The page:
The Value of Porn

By
April 8, 2004

Recently, there has been a fair amount of coverage on women
making pornography for women: straight, lesbian and bisexual. The
motivation behind this, obviously, is that women like porn too. And
they do. The demand is rising. Thankfully it’s other women stepping
forward to supply the demand.

Unfortunately, for acknowledging their own interest in porn,
women are now facing a new wave of criticism from anti-porn
feminists. Traditionally considered a male-only interest, porn made
by and for women is drawing the attention of feminists who disagree
with pornography no matter who produces it. Period. They believe it
has no value whatsoever in society, regardless of who’s behind the
camera.

To watch women attack other women because they make porn is
detrimental to women’s rights as a whole. We have historically been
made ashamed of our bodies and our sexuality. How will we ever
convince the world that every woman owns the right to her body and
what she does with it, when there are other women standing up
saying she doesn’t?

What’s wrong with materials published for no other purpose than
pleasure? And why shouldn’t women take a larger role in one of the
few arenas where the economy isn’t suffering horribly, while at the
same time making sure women, as the primary subject of most porn,
receive better treatment?

For the record, we’re only talking about porn made for and by
consenting adults: not child pornography or snuff films (where
someone dies.)

Many of us, or our mothers, were part of the women’s rights
movement of the 70s, resulting in countless women feeling more
comfortable with their sexuality. Are we now to revert to the
belief that there is something inherently degrading in showing our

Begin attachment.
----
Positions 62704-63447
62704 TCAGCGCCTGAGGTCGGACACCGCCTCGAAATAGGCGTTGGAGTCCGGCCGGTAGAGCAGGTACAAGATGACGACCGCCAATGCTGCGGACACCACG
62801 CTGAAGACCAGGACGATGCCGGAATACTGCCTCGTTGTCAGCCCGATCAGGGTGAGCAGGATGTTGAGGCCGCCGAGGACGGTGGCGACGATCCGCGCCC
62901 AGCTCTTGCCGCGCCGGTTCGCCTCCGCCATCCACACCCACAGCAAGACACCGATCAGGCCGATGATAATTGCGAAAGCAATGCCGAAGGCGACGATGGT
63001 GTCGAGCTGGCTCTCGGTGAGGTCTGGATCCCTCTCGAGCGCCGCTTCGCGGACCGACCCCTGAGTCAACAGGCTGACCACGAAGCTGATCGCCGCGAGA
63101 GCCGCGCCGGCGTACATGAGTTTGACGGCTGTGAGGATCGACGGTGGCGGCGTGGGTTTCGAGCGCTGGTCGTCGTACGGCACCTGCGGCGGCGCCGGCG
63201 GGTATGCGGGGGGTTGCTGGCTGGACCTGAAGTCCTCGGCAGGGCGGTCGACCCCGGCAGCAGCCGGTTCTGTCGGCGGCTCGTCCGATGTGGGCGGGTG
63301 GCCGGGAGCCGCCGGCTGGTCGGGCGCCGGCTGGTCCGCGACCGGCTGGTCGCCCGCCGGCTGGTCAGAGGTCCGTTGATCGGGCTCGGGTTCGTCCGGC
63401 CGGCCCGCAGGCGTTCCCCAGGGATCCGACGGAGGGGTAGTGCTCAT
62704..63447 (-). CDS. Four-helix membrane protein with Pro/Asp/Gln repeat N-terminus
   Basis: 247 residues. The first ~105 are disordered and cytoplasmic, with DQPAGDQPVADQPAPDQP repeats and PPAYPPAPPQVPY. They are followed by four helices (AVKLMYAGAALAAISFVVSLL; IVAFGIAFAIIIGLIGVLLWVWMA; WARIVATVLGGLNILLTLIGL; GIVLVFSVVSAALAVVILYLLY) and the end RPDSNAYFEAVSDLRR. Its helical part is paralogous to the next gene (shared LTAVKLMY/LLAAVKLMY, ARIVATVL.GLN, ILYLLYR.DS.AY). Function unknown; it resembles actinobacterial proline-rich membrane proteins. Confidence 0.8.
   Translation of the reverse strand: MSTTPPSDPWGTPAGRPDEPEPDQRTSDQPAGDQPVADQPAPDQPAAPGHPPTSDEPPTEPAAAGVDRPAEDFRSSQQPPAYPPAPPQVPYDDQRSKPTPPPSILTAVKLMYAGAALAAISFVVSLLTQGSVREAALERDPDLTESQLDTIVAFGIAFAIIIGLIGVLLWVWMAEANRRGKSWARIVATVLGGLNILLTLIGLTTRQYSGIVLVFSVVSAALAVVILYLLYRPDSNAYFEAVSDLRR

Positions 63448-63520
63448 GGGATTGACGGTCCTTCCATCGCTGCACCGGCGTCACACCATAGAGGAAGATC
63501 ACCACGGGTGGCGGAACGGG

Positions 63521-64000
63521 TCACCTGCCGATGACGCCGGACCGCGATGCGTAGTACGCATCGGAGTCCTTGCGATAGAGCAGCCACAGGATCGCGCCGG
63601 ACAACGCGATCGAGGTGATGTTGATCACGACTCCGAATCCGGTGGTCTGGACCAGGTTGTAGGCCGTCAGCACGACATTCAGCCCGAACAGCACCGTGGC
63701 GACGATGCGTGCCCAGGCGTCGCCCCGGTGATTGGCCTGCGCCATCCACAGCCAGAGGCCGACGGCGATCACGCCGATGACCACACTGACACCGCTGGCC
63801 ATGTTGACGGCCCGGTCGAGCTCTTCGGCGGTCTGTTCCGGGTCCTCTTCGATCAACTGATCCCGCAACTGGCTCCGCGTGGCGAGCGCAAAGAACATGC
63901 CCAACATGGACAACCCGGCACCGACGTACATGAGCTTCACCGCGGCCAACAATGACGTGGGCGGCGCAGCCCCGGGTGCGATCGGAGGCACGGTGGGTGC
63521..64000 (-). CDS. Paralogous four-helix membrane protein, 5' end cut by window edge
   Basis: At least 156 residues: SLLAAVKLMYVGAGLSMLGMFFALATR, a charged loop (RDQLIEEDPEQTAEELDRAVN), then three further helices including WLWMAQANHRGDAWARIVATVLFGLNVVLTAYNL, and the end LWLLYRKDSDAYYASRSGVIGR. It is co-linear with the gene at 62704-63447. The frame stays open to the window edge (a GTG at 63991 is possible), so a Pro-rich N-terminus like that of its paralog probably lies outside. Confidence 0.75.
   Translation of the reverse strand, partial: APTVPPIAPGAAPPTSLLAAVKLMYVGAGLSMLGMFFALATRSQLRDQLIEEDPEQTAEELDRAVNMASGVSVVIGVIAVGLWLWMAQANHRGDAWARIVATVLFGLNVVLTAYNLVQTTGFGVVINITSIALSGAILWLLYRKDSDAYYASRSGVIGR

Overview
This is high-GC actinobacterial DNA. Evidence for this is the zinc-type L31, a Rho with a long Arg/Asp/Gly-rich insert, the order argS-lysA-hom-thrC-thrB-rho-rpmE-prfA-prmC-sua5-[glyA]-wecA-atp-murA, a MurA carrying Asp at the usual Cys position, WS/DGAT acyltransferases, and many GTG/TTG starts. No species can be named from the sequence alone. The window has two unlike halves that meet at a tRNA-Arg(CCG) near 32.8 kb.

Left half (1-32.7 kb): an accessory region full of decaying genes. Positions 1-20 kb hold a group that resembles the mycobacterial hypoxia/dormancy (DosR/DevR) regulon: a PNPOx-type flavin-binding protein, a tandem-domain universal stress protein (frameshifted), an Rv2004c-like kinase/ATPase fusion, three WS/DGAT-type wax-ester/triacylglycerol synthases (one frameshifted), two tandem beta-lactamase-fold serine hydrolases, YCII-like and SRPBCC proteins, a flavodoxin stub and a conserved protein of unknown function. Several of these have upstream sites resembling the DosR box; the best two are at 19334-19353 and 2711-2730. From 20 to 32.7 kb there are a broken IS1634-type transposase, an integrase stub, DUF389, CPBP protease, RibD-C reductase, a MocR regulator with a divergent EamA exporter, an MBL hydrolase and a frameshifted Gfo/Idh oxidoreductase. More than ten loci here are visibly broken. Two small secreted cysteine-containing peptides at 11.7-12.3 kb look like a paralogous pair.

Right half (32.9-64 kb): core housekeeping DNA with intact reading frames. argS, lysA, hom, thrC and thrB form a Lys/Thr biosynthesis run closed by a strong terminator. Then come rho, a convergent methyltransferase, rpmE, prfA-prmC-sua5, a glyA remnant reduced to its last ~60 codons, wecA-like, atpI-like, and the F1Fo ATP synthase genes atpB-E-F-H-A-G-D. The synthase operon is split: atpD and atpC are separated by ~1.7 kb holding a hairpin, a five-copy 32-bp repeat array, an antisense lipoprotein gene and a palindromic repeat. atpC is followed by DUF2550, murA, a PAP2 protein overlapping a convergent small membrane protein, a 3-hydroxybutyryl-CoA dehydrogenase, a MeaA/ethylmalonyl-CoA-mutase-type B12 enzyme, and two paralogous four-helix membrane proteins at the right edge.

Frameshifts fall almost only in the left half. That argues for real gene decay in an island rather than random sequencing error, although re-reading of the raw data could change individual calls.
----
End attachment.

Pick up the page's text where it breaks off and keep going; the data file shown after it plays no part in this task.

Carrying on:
bodies for other’s pleasure and our own?

One of the largest criticisms of the porn industry is that by
nature of the business, women are exploited and devalued. But women
pornographers are overwhelmingly saying that changing this fact is
one of their primary reasons for entering the business.

Women have too long been told that our sexuality is evil, is
dangerous, is bad, and/or wrong. The Weekly believes it is a
good thing for women to embrace their sexuality and their own
pleasure, and to communicate that with others.

Yes, sexual violence is a horrible crime. But pornography by
itself does not create or perpetuate the problem any more than a
gun by itself kills someone. There are women out there who have
been victims of some type of sexual assault who nevertheless enjoy
porn, because they can separate the consensual from the
non-consensual.

What is “obscene” is subjective by definition-our senses are
offended in different ways depending on who we are as individuals.
If you’re not into it, don’t watch it. But let’s all refrain from
telling anyone that her sexual expression is wrong unless she’s
actually forcing it on someone else. We all need fantasies to deal
with the present reality.


The Value of Porn was published on April 8, 2004 in Editorial

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